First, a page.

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Four years

I'm not going to do anything specifically "9/11"-ey this Sunday. But I'll do what I've been doing for the last 4 years -- think about it.
 
 
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It's not cool to care about September 11th anymore.

A trite assessment, perhaps -- but from where I stand, it seems true.

It's been four years, after all. We're mostly expected to be "over" it by now. Most of us -- lots of us -- truly are over it by now, even though the images from that day, the memories, are still as vivid and terrible and apocalyptic as they were that Tuesday morning.

I don't know if it's because the 4-year anniversary is here this Sunday, or if it's because some of the images of hurricane Katrina's devastation have reminded me of that day -- but I've been thinking about 9/11 a lot lately.

The thing is, I haven't stopped thinking about it -- and thinking about it a lot -- since it happened.

I lived in New York at the time. From my rooftop in Brooklyn, I watched the towers collapse in a hazy, stinking heap of smoke; I saw people jumping from the buildings. My neighbor, who was watching from the roof with me, told me (between sniffles and sneezes) that he had called in sick to work just minutes before -- otherwise, he would have been there.

I remember how later that Tuesday, a few scraps of paper, charred around the edges, floated in the air above my sidewalk -- a busy, major street in Brooklyn. This was hours after the towers collapsed. I remember picking up one of the papers, shocked to encounter such a delicate physical artifact from a disaster as it happened. Shocked, mainly, by its mundanity -- it was a fax, a memo, something silly and banal and office-y, all crisp and black around the edges, but intact. It had made it, intact, all the way across the river, to my street in Brooklyn; it was ironic, and awful, that sheets of paper had escaped the buildings while thousands of people had not.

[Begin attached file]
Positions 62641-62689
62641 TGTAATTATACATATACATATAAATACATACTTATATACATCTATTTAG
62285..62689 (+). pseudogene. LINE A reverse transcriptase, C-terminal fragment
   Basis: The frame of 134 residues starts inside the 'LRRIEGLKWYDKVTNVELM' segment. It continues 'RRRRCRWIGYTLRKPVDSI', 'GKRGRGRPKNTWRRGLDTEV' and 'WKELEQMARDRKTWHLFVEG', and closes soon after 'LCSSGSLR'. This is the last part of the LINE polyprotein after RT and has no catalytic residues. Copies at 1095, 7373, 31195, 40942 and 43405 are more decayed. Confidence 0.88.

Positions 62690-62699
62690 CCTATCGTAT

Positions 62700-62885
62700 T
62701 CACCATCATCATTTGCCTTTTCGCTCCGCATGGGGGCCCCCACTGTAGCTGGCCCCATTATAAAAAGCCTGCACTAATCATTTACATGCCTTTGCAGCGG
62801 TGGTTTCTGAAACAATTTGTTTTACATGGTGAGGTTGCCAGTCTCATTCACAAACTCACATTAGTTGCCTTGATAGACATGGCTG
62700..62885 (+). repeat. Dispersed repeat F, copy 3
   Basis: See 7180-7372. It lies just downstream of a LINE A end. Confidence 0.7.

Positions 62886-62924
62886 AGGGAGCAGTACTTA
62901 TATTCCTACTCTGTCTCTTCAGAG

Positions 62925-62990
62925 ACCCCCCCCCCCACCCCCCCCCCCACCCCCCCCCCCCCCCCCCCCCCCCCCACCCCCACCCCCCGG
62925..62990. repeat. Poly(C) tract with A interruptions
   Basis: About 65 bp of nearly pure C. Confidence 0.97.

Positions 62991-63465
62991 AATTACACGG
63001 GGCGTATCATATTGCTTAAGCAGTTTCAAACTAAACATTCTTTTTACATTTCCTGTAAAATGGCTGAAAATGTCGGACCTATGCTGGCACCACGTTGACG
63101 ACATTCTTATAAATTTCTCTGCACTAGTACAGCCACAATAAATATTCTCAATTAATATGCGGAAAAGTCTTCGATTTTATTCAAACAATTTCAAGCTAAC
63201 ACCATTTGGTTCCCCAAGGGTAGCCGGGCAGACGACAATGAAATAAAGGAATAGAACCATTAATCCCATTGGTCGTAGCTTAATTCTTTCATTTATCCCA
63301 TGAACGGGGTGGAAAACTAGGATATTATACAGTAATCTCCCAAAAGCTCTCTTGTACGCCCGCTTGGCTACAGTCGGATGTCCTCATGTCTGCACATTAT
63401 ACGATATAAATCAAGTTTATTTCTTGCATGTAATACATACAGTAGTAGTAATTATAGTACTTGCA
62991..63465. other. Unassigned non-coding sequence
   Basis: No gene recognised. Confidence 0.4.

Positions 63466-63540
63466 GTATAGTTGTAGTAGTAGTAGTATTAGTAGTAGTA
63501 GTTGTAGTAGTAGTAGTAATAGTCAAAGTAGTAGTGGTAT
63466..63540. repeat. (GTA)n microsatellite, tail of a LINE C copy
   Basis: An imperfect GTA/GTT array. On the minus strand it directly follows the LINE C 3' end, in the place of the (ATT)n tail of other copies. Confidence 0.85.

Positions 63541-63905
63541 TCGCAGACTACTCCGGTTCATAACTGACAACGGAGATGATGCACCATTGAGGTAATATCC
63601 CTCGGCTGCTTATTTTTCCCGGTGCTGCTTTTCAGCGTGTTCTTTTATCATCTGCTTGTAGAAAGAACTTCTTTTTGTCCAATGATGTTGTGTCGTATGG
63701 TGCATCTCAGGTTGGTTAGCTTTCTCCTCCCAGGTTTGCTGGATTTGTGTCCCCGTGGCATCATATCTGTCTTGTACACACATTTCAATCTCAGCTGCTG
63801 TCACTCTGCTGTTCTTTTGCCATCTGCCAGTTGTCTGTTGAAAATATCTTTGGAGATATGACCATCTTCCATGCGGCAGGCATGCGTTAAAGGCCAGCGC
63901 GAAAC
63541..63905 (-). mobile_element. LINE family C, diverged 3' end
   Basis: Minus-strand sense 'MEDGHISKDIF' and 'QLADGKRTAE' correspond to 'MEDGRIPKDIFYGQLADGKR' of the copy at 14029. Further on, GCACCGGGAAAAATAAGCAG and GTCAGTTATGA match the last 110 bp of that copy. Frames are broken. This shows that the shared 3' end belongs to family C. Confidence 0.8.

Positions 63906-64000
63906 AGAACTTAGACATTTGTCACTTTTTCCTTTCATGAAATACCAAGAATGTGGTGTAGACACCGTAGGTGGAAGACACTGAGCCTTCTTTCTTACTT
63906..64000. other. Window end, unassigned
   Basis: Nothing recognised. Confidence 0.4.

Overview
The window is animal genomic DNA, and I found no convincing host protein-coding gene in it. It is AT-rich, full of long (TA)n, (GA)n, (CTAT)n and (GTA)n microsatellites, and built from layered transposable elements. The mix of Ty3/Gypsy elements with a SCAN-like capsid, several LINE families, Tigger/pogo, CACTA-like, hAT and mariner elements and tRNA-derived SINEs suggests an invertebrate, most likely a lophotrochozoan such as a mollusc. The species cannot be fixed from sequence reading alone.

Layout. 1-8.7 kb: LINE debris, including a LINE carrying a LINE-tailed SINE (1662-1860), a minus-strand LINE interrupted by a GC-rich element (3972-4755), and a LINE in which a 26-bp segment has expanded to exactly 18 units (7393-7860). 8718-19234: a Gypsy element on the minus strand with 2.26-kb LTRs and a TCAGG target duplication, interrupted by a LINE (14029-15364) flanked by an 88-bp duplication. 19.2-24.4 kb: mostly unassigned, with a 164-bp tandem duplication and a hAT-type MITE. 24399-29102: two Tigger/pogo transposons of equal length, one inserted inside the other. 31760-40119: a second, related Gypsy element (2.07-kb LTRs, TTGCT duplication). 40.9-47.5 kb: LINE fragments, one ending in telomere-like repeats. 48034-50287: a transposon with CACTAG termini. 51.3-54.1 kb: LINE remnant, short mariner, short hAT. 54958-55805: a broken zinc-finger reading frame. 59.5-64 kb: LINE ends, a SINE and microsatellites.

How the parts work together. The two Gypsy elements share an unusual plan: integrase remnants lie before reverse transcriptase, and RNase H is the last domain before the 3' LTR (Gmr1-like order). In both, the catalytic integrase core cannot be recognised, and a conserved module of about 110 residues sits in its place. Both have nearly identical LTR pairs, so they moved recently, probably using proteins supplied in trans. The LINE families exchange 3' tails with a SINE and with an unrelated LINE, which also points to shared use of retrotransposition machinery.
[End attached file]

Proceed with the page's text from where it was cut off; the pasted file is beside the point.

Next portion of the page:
I don't want to be melodramatic (although -- ahem -- I am) -- but 9/11 is something I won't ever be able to forget. That day haunted me for months and months after the fact -- I dreamt about it, cried about it, talked about it endlessly, on and on and on, long after most of my friends had stopped dissecting its horrors.

I'm not going to march or light candles or do anything specifically "9/11"-ey this Sunday. But I'll do what I've been doing for the last 4 years -- I'll think about it, be sad about it, and be grateful that we made it through intact.

Laura Barcella is an Associate Editor at AlterNet.